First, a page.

So, first of all, thanks to Mike et al. for inviting me to join the blog. Alas, my time for blogging right now is limited, but I did want to point out that the district court in UMG v. Veoh granted summary judgement to Veoh on Friday. Decision here, courtesy of Copyrights & Campaigns. UMG is the second decision to come down on the issue of the responsibility of site owners to deal with continual user infringement under Section 512, and like Io v. Veoh, it’s a big win for site owners. The big one remaining, of course, is Viacom v. YouTube, pending in the Southern District of New York.
There’s bound to be some comment on how this is helpful precedent for YouTube, but I think the cases are importantly different. I’ve noted repeatedly that I think Viacom’s best factâ€”indeed, possibly the decisive factor in bringing the suitâ€”is that YouTube at one point seemed to be selectively offering to filter uploaded content. See my analysis from earlier this year.
It doesn’t appear that UMG had anything like this fact to hang its case on.
Rather, the case seems to have been motivated by UMG’s frustration that Veoh was displaying its videos without paying for them. But that frustration doesn’t seem to have translated into a clear legal argument. Judging from the decision (which is not always a reliable method), UMG’s arguments had a kitchen-sink quality to them. For example, UMG seems to have pressed hard on the idea that Veoh had “actual knowledge” of infringement because, essentially, Veoh could have inferred it from the activity on their site. I don’t think I’m mischaracterizing that argument, which should indicate how weak it was. I’m of the view that legal arguments aren’t strictly cumulative; throwing a weak one on top of a stronger one actually weakens the strong one. (UMG also got rapped for raising “disputed issues of fact” that in fact were not disputed.)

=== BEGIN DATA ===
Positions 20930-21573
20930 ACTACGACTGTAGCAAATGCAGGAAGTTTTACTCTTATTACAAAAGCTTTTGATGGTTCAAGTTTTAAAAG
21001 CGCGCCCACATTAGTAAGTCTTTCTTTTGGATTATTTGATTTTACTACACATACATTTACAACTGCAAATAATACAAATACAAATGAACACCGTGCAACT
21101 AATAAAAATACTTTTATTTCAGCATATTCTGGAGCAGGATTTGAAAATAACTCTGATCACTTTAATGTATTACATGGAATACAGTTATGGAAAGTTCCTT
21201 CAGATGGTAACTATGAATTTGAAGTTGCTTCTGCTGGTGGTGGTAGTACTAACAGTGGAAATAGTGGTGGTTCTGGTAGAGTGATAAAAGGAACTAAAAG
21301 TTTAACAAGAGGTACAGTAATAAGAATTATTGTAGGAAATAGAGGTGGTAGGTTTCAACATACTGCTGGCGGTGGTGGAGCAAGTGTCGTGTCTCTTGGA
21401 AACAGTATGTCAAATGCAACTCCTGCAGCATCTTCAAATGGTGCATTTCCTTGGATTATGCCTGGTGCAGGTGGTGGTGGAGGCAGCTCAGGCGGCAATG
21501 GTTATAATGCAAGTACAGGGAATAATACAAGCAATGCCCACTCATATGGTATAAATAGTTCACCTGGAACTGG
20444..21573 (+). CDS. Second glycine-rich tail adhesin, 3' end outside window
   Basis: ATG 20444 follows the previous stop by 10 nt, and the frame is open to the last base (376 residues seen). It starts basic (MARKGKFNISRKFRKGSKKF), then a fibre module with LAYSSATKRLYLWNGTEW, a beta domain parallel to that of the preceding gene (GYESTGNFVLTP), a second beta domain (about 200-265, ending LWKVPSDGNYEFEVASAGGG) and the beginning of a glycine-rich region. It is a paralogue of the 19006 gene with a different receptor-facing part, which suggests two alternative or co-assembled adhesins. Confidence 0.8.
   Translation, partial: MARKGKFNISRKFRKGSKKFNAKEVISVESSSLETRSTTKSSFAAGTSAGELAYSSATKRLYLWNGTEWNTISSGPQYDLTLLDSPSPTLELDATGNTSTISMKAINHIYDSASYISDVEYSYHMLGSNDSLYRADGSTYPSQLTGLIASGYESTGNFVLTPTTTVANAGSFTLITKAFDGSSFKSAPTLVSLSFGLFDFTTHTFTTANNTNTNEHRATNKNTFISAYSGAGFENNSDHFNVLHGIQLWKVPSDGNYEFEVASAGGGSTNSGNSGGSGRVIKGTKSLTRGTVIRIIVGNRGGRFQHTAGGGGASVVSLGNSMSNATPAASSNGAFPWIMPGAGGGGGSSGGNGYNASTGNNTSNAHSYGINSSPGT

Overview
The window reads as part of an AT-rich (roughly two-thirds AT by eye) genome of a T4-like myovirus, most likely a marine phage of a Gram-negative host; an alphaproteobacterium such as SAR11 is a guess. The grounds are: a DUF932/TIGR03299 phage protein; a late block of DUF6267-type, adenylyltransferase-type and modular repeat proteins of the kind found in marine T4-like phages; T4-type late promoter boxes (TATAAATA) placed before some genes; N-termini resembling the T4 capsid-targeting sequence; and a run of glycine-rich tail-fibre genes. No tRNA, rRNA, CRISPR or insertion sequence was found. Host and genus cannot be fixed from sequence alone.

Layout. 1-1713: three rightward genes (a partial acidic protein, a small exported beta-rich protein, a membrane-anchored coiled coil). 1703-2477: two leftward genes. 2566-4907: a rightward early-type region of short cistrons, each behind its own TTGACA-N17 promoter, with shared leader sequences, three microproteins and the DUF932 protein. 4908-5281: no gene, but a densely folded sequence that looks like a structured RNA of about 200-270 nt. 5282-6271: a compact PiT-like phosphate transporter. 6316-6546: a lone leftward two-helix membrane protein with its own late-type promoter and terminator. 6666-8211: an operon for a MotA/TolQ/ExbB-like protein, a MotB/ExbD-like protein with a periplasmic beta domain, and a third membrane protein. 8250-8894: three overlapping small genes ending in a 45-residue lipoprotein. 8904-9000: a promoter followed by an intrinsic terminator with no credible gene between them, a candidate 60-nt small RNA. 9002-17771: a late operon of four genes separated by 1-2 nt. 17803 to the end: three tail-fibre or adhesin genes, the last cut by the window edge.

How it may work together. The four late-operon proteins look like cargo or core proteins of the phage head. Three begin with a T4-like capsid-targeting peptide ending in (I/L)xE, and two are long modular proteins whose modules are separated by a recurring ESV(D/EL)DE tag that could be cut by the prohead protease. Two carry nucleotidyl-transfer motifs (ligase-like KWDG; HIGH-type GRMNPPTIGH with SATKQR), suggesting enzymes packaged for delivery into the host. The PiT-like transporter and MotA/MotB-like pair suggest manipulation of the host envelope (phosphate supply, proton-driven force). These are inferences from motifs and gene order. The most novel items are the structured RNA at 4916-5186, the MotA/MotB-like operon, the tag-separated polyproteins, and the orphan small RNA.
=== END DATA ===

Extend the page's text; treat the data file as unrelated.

One promising, although difficult, avenue might have been to argue that Veoh purposefully refrained from using widely available filtering technology in order to profit from infringement, demonstrating either knowledge of red flags or vicarious liability. But whatever sympathies this argument might have generated were drained when Veoh implemented UMG’s preferred filtering technology a month after the suit was filed in 2007. That’s not necessarily fatal, but it doesn’t appear that UMG’s arguments were limited to conduct before that time, which makes the overall narrative of why UMG should win unclear. The main thrust of the arguments seems to have been that, despite the notice-and-takedown regime in Section 512, for various reasons site owners are essentially strictly liable for infringing content posted to their sites by third parties. That’s just contrary to the overall purpose of 512, however, and unless clearly required by the text such a “gotcha” argument seems like a long-shot.
[Cross-posted at the Marquette Law Faculty Blog.]